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Senator Stripped of Immunity Over Bribery Accusations

Russia's Federation Council stripped a senator of his legislative immunity for the first time in the council's history on Wednesday.

At the request of Prosecutor-General Yury Chaika, a solid majority of Russian senators voted in favor of the removal of Senator Konstantin Tsybko's legislative immunity.

Tsybko, whose term at the Federation Council is set to expire in October 2015, is accused of having accepted two bribes totaling 28 million rubles ($830,000) between 2010 and 2011, ITAR-Tass reported.

Investigators suspect that Tsybko accepted the first bribe in exchange for the assurance that a municipal office would be filled by a particular candidate. The second bribe was allegedly given in exchange for his promise to protect certain business undertakings in his home region of Chelyabinsk.

Andrei Klishas, head of the Federation Council's Committee on Constitutional Legislation, said Wednesday that the stripping of Tsybko's immunity would not deprive him of any rights related to his defense in criminal proceedings, and that he would remain in his position.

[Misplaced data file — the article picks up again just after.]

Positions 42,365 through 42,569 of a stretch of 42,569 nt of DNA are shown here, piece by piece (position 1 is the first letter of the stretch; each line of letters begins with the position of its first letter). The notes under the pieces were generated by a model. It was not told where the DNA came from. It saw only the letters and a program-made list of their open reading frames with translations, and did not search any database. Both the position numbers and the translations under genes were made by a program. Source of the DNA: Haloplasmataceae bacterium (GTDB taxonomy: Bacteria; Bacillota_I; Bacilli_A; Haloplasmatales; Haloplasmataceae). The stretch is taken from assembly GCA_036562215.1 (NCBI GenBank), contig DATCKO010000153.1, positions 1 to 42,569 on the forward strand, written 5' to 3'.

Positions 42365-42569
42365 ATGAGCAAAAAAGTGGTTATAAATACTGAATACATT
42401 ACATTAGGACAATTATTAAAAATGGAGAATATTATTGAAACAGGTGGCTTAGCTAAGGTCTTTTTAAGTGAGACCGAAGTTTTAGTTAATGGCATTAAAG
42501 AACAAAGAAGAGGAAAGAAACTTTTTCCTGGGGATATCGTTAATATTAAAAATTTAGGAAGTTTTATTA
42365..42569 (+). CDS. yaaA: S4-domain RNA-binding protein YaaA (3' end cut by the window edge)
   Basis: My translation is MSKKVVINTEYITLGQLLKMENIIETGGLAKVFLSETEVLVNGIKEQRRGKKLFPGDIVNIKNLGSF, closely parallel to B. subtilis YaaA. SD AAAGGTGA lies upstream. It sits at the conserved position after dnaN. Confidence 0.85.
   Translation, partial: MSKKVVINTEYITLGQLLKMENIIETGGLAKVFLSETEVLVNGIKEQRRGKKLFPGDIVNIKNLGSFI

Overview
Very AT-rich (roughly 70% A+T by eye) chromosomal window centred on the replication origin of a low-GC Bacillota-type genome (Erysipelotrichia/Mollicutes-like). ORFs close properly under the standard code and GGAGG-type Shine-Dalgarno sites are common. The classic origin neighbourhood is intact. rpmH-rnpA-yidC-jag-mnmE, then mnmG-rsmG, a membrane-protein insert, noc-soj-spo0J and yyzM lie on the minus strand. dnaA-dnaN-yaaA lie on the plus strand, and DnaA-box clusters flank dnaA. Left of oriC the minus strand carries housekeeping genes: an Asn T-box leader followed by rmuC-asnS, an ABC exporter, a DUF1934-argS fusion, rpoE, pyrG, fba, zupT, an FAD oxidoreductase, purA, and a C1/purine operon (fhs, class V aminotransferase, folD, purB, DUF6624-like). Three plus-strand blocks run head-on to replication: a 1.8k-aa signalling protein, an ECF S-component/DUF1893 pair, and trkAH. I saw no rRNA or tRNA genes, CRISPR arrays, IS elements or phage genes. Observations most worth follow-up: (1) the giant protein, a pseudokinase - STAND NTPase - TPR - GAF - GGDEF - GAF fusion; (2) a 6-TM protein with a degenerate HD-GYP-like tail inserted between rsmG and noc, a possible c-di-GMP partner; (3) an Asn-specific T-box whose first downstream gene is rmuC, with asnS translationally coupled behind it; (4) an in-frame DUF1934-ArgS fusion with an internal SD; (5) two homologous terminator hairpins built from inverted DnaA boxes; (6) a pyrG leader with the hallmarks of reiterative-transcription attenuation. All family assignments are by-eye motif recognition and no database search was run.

The acceptance of a bribe is a criminal offense in Russia punishable by up to 12 years in prison.

Three parliamentarians have been stripped of their immunity because of their suspected involvement in criminal activity in recent years.

Alexei Mitrofanov, the head of the State Duma's Committee on Information Policy, Information Technology and Communications, was stripped of his parliamentary immunity earlier this month based on accusations of extortion.

In February 2013, the Duma voted to strip deputy Oleg Mikheyev's legislative immunity in connection with an ongoing fraud investigation.

In May, Communist Party lawmaker Konstantin Shirshov was sentenced to five years in prison after being stripped of his immunity in 2013 for attempting to sell his Duma seat for $10 million.

See also:

Man Eats Bribe, Fails to Keep It Down

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